Today in really unfortunate timing: The Beastie Boys have been hit with a copyright infringement lawsuit over samples used on Licensed to Ill and Paul's Boutique.
The suit was filed on May 3, the day before Adam "MCA" Yauch passed away. It's obviously extremely unfortunate timing, but hip-hop and R&B label Tuf America is going forward with the case, according to AllHipHop.
Tuf takes issue with a number of the Boys' songs. The suit alleges that "Hold It Now Hit It" and "The New Style" (both off Licensed to Ill) illegally sampled "Drop the Bomb," a 1982 song by Trouble Funk.
The label also claims the Beasties used bits of Funk's "Say What" for "Shadrach," off Paul's.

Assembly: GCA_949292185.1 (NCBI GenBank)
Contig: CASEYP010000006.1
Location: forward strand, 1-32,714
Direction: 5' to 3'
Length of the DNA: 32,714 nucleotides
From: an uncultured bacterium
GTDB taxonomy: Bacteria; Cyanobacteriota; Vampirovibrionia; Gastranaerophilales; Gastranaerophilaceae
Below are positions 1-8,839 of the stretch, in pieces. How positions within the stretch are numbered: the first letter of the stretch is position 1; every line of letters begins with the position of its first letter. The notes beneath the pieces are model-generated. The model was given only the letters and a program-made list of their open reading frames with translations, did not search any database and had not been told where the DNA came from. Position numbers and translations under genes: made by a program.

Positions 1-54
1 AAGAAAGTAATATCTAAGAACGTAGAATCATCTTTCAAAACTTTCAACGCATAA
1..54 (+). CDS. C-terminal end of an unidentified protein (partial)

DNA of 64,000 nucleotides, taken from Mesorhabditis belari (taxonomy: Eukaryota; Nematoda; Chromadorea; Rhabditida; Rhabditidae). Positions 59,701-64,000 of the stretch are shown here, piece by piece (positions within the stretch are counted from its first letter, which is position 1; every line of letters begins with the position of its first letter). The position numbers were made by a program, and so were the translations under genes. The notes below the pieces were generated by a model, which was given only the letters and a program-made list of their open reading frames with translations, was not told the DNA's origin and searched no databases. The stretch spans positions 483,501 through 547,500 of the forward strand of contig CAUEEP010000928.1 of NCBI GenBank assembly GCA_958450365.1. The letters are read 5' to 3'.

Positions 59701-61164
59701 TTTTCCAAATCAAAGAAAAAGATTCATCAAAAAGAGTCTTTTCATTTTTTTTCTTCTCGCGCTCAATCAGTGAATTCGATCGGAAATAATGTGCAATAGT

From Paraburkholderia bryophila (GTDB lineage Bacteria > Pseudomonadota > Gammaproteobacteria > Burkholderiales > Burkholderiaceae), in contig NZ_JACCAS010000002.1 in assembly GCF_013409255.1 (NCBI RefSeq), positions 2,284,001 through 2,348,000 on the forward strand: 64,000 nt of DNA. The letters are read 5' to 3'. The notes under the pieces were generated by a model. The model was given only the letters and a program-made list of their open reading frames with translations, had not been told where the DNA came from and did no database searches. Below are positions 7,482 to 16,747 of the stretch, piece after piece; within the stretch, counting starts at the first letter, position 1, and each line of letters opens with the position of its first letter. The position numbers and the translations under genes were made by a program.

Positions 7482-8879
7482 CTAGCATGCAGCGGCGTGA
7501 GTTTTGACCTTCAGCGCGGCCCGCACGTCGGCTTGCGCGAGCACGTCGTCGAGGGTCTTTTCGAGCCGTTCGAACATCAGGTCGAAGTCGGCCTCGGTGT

Capitol Records is also named as a defendant in the suit. There's one big problem with the case -- Tuf is banking on laws that were passed after the release of both albums. The relevant copyright rulings weren't in place until the early '90s, and License to Ill and Paul's Boutique were released in 1986 and 1989, respectively.
Writing on Slate, Matty Yglesias made the argument that an album like Paul's Boutique could never be made under today's copyright and case law. The album is thought to have as many as 300 samples, many that would have been near impossible to secure in today's music industry.
Yauch passed away on May 4 after battling cancer of the salivary gland. A number of prominent musicians have Tweeted their condolences and support for the surviving Boys, Adam "Ad-Rock" Horowitz and Michael "Mike D" Diamond.
Coldplay performed a tribute to the fallen legend, covering "(You Gotta) Fight for Your Right (To Party!)" at the Hollywood Bowl. The Red Hot Chili Peppers -- who were inducted into the Rock & Roll Hall of Fame this year alongside the Beastie Boys themselves (MCA was unable to attend) -- also incorporated some of the Boys' songs into a recent performance.